Steven Spielberg resumes his long-running tribute to America’s “Greatest Generation” with this Cold War historical spy drama, pitting Spielberg’s ideal integrity-filled Yankee, Tom Hanks, as a New York lawyer trying, circa 1960, to swing a spy-swap deal with balky Soviet and East German apparatchiks in the newly walled, divided city of Berlin. Hanks, Spielberg, screenwriters Joel and Ethan Coen (augmented by script doctor Matt Charman), and S’berg’s crack crew of scene-setters are all in tip-top form, and so is the supporting cast: Mark Rylance (as a laconic Russian spy), Mikhail Gorevoy (cagey KGB agent), Sebastian Koch (frustrated Stasi spy catcher), Amy Ryan (the Hanks character’s worried wife), and Dakin Matthews (a commie-hating New York judge). By now, we probably take Spielberg and his artistic preoccupations for granted. We shouldn’t. In anybody else’s hands this true-but-farfetched espionage yarn might have been a ripe cheese of cliché – director Spielberg makes it a full-course meal of bright characterization (135 min.).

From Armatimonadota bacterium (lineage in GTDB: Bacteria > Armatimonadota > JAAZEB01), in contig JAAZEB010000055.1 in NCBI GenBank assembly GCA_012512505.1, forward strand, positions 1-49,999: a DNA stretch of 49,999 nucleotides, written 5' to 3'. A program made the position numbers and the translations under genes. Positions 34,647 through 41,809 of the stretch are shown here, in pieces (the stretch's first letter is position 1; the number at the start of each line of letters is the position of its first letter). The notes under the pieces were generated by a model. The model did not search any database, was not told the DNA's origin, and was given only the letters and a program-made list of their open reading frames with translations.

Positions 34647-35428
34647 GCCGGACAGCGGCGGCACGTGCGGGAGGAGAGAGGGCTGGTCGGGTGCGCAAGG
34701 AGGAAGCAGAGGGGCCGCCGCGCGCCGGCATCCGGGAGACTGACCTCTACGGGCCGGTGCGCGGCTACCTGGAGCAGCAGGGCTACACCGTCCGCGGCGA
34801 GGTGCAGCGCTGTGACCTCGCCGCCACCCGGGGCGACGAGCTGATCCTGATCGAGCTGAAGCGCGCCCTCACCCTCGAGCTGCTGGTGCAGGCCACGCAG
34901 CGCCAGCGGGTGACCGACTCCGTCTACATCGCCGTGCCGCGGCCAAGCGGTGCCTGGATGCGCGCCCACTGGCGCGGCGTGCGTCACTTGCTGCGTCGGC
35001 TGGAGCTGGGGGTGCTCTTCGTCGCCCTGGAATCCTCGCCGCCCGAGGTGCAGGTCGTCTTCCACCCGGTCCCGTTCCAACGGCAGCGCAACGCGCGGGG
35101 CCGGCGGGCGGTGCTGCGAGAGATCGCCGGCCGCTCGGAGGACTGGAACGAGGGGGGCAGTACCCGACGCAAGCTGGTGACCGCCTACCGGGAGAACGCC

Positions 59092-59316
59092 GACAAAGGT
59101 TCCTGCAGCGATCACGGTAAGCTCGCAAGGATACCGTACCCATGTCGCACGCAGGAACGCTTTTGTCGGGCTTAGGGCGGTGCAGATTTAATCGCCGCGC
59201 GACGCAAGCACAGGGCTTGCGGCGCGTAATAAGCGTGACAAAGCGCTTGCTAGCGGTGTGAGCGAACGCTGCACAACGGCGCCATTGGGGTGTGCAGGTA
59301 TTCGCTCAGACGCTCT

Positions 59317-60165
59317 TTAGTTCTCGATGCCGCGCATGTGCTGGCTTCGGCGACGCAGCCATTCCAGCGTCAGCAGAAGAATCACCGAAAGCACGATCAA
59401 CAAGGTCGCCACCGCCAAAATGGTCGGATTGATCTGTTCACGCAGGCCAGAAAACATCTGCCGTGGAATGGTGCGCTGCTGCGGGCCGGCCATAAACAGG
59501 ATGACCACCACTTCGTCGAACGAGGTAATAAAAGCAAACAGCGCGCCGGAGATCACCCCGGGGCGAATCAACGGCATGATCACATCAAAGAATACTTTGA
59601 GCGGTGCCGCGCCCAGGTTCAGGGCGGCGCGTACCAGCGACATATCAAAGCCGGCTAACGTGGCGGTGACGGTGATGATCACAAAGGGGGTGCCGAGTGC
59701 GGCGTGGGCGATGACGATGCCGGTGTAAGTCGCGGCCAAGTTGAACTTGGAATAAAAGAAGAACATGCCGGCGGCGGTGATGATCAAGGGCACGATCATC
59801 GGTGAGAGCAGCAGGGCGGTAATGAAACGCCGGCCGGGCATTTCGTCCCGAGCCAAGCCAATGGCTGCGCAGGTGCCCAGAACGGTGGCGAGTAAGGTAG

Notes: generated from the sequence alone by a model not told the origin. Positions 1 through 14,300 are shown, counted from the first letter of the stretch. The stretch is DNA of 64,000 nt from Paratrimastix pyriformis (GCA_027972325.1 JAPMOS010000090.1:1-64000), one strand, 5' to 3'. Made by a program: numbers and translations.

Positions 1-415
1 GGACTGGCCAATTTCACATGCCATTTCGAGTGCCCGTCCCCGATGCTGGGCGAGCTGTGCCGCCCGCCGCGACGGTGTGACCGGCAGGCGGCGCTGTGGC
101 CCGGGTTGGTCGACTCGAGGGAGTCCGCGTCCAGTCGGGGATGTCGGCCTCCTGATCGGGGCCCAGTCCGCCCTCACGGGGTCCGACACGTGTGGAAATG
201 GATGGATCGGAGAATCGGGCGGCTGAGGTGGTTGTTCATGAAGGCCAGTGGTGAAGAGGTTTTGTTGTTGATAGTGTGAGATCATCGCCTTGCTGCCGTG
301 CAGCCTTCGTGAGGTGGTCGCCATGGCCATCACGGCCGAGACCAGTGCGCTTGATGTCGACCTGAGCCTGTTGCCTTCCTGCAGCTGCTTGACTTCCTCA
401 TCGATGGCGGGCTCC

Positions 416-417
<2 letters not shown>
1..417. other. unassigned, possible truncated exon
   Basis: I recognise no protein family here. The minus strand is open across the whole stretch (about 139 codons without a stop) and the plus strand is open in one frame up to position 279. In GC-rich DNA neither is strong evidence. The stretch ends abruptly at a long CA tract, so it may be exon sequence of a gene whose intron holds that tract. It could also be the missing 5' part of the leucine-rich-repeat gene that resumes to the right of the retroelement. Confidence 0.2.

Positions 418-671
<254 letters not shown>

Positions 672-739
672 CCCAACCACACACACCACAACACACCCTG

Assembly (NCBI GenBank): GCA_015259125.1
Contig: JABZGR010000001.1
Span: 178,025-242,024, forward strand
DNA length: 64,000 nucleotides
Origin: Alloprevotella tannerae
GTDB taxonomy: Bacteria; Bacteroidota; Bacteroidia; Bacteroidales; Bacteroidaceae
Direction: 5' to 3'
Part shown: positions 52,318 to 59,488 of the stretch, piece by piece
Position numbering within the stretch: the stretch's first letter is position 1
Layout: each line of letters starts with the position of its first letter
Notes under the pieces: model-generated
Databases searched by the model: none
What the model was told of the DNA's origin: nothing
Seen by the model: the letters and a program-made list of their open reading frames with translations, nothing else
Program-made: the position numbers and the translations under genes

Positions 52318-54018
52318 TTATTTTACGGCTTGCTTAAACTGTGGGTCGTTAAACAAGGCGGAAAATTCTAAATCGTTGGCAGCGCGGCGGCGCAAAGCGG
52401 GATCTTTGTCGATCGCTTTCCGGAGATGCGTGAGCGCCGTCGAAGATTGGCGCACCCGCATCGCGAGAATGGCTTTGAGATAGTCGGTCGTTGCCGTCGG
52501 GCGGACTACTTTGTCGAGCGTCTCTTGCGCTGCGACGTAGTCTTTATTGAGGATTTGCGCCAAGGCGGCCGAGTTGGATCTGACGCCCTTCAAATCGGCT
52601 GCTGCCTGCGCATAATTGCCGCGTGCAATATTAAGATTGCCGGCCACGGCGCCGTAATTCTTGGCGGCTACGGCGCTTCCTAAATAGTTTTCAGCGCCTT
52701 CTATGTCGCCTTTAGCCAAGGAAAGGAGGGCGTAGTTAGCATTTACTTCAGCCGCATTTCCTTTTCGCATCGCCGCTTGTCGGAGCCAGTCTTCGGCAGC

Director: Steven Spielberg
Producer: Steven Spielberg, Marc Platt, Kristie Krieger, Adam Somner, Daniel Lupi, Jeff Skoll and Jonathan King
Cast: Tom Hanks, Mark Rylance, Alan Alda, Amy Ryan, Eve Hewson, Peter McRobbie, Billy Magnussen, Austin Stowell, Domenick Lombardozzi, Michael Gaston, Sebastian Koch, Marko Caka, Noah Schnapp, Dakin Matthews, Ashlie Atkinson, Will Rogers and Scott Shepherd